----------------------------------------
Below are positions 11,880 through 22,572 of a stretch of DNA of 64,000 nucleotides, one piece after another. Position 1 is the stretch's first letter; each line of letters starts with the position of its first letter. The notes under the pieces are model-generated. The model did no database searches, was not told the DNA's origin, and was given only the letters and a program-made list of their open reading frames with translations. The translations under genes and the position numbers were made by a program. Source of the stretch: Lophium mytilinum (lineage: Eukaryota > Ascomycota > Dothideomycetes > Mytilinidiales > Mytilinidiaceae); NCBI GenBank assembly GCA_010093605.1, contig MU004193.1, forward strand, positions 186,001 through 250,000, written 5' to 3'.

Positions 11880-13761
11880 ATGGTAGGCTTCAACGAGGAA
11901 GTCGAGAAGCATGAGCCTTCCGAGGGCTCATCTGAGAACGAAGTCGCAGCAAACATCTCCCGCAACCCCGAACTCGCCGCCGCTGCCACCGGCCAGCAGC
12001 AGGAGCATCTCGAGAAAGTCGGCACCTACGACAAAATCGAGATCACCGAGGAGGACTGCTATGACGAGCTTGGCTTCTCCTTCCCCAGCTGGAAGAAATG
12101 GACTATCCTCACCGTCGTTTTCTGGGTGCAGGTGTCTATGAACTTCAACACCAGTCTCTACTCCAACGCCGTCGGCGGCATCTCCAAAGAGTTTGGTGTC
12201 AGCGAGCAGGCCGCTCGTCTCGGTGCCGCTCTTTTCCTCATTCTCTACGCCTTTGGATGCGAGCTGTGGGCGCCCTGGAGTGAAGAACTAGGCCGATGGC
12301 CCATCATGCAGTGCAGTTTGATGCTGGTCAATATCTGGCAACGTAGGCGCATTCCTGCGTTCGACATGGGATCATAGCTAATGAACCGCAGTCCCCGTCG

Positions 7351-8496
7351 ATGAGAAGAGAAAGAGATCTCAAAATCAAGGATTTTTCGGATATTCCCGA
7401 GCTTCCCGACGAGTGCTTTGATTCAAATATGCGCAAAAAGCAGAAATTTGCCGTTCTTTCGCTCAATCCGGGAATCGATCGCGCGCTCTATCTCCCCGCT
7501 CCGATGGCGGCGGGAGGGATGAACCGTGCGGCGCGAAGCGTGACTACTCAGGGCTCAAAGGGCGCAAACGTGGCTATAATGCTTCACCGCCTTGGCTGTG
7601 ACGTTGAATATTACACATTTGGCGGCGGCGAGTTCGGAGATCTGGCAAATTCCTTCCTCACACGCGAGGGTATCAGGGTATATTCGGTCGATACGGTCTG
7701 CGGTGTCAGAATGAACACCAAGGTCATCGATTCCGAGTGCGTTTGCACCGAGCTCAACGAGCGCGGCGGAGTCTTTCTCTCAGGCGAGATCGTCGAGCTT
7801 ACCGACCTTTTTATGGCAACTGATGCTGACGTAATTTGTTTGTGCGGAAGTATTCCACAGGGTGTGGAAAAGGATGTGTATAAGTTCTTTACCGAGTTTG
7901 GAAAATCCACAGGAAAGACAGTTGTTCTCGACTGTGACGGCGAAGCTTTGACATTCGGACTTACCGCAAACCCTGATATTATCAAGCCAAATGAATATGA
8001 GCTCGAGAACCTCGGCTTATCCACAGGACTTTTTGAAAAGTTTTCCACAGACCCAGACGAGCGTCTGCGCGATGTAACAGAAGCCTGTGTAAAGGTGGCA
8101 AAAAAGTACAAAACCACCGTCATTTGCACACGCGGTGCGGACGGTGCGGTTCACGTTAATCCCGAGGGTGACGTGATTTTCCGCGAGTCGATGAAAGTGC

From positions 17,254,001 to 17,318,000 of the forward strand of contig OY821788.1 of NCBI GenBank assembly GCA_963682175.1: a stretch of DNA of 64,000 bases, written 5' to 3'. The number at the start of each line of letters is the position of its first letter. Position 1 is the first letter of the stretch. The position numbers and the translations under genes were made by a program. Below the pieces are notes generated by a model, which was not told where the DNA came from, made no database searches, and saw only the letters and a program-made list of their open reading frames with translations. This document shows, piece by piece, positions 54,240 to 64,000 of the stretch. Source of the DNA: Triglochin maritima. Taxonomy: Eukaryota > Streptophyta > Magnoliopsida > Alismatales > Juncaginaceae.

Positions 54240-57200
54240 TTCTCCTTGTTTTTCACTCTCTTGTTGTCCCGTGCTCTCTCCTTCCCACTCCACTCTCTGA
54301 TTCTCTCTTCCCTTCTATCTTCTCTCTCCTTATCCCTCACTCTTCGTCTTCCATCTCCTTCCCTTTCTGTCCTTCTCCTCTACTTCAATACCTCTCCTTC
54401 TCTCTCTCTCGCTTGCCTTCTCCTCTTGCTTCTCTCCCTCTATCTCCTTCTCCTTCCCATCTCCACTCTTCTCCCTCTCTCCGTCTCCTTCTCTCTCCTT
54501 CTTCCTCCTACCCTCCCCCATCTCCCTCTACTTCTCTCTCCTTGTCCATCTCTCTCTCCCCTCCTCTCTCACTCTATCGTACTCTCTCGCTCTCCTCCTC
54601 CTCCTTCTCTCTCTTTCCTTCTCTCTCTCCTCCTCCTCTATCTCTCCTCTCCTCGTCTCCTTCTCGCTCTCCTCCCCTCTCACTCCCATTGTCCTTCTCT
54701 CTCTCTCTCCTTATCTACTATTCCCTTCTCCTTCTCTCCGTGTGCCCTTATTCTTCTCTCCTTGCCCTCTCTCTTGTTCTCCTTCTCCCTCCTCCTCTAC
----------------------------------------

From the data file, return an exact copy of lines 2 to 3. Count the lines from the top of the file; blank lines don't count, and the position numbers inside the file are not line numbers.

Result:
Positions 11880-13761
11880 ATGGTAGGCTTCAACGAGGAA